Level 4 leadership is accomplished when people follow you because of what you have done for them.. Paths of Glory: After volunteering to be counsel for the defendants, the men knew Colonel Dax believed in them and was willing to fight for them. Apollo 13: All of NASA knew of the disappointment that Ken Mattingly suffered after being bumped from the mission, but when he persevered for hours to find a solution for the safe return of Apollo 13, NASA realized his goal was always a successful mission,. This respect earned him a spot on future missions. Level 4 People Development is of utmost importance Level 5 leadership is the pinnacle—people follow you because of who you are and what you represent.. Paths of Glory: Colonel Dax had demonstrated his integrity and moral values on and off the battlefield, and his troops held him in the highest regard. Apollo 13: Both Gene Kranz and Jim Lovell demonstrated calm expert management under crisis without resorting to blame and despair—and all of the nation was witness to these acts of grace, strength and intelligence. Level 5 Pinnacle

14 Similarities Management Roles Management Theories by Mintzberg
Interpersonal Role: Working directly with other people. 1 Apollo 13: Jim Lovell worked directly with the crew members. Paths of Glory: Colonel Dax worked directly with the troops. Informational Role: Receiving important information and disseminating it to appropriate people. Apollo 13: Gene Kranz received information from various teams and relayed it to upper management and/or other teams. Paths of Glory: General Mireau received information from General Broulard and relayed it to other officers. 2 is of utmost importance Decisional Role: Making decisions that affect other people. Apollo 13: Gene Kranz determined the strategy NASA would use to bring Apollo 13 back home safely. Paths of Glory: General Broulard ordered the mission to take over the Anthill which ultimately sacrificed the lives of many troops. 3

15 Paths of Glory: Powerless
EMPOWERMENT: Unleashing Real Potential Paths of Glory: Powerless Apollo 13: A Powerful Team Officers showed disdain for the soldiers. Superiors put their own glory and ambition above the needs of others. Lack of ‘esprit de corps’ – no ”group spirit.” The enlisted men received little reward for achievement. The soldiers were helpless with no input in the decisions that controlled their destiny. Motivation by fear and threat of bodily harm. Manipulation. Absolute trust and mutual accountability. Training gave the team the knowledge and skills to succeed. Teamwork and creativity were encouraged. Adapted to change. Improvised. Warmth and personal regard apparent among the team. Gene Kranz kept his cool and stayed committed to solving the problem. is of utmost importance

16 A Teamwork Primer What makes a great team?
A team is a group of individuals, all working together for a common purpose. The individuals comprising a team ideally should have common goals, common objectives and more or less think on the same lines. 1 There are 4 stages of team building (given normal conditions and adequate time): Forming, storming, norming, performing 2 Characteristics of an effective team: Principled leadership. Clear, elevating goal, understood by all, with unified commitment. Defined schedules, realistic deadlines. Results-driven structure. Quality oriented. Competent members with creative solutions. Willing to take risks. Organized, logical decision making. Team members that: Listen well. Take initiative to get things done. Trust judgment of other team members. Communication Goals Principled leadership is of utmost importance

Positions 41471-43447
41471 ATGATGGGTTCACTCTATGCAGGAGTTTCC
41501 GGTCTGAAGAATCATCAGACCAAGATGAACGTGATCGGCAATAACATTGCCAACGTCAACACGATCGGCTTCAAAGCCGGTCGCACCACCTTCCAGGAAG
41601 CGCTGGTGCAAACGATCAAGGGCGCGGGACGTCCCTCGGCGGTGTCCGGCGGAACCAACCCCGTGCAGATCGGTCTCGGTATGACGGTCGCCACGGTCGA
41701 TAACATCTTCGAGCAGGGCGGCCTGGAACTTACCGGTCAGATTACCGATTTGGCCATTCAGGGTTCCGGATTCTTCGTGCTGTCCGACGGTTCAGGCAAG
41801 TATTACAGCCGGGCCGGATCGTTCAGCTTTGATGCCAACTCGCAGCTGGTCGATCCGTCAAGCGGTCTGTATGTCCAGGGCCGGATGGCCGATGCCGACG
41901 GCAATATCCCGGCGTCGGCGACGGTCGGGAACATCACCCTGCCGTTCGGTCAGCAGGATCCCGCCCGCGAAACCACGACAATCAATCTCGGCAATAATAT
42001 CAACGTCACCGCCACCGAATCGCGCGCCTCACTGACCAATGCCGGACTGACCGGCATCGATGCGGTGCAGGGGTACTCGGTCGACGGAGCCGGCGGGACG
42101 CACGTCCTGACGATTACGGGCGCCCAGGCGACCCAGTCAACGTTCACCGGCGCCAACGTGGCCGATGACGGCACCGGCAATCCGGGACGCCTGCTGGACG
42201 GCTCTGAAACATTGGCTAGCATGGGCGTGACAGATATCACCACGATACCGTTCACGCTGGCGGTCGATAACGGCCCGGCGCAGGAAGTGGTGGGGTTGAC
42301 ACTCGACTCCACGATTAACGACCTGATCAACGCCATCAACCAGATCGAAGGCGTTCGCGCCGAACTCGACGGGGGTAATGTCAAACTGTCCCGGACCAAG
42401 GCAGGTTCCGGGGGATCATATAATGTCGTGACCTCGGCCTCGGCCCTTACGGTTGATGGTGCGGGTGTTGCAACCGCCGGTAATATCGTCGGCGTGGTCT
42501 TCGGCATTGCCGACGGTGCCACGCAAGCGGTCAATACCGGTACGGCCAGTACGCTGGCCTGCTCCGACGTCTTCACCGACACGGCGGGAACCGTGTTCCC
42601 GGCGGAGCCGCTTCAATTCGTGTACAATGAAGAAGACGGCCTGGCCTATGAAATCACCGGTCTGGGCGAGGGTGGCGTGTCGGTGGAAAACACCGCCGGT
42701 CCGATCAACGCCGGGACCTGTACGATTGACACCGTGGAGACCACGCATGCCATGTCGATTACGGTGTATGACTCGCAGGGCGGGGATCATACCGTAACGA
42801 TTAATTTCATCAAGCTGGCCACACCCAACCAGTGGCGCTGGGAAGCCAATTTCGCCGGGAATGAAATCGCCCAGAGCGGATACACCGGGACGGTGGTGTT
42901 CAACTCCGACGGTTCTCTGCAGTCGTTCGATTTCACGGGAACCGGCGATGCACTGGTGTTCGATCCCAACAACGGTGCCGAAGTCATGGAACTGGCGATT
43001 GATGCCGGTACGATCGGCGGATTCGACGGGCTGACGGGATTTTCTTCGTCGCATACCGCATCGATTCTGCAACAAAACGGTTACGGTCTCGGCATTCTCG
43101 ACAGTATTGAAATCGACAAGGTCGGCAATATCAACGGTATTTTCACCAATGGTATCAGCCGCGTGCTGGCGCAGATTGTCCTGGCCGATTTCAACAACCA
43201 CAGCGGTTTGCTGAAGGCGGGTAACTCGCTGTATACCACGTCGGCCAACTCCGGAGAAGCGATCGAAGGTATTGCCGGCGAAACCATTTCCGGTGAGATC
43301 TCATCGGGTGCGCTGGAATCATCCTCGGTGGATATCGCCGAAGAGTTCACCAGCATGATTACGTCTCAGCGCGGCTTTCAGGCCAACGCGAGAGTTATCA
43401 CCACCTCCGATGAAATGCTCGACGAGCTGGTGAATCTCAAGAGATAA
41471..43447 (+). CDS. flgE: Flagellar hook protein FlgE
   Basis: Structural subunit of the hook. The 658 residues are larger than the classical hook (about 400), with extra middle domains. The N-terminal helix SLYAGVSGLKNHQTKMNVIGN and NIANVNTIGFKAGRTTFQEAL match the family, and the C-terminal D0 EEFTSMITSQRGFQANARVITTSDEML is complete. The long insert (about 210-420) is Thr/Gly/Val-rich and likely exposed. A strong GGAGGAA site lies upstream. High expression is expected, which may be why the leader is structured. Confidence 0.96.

17 A Teamwork Primer Apollo 13 Paths of Glory
A great saga of teamwork & leadership at its finest. Apollo 13 Apollo 13 Several levels of teams: Houston Ground Control Engineering project teams Astronaut crew led by Jim Lovell Teamwork exemplified Not so much! Paths of Glory 1 CO2 Scrubbers This team literally held the lives of the Apollo 13 crew in their hands. If they did not successfully accomplish their project within minutes the crew would run out of oxygen. Resulting device was dubbed “the mailbox”. Worked with limited resources Performed under extreme stress and time limitation These teams all had the same qualities, forged by their own personalities, extensive training, and loyalty to each other. Strong leadership at all levels Committed and optimistic: “Failure is not an option” “With all due respect, sir, I believe this is gonna be our finest hour.” Worked well under pressure Proper resources were gathered Strong focus (obviously!) Able to change & improvise Resourceful, creative, great problem solvers Cohesive, anticipated each other Implicit trust in one another Paths of Glory The highly autocratic leadership style in the French Army did not allow for team building or independent thinking. However, Col. Dax’s men did form a very limited team based on only a few characteristics: Strong leader Respect for & subordinate to leader Commitment, goal and focus – in this case - stay alive Team traits that were missing: Communication Trust External support 2 Re-entry power consumption levels Led by pilot Ken Matttingly, this team also faced a life or death deadline to reduce power levels before the crew began re-entry. Mattingly led by example Team displayed great “out-of-the-box thinking

18 Communicative Affective
Conflict Resolution Three Levels of Group Conflict Event-based Communicative Affective Identity-based Event-based conflict is relatively simple and short-lived and has resulted from either mismatched goals or competitive strategies. Communicative-affective conflict is contentious and involves a longer shared history of conflict; members heavily invested in relationship, conflict and outcome. Identity-based conflict is based upon threats to the four pillars of human identity—belonging, competency, continuity between past, present and future and transcendent values and meaning. is of utmost importance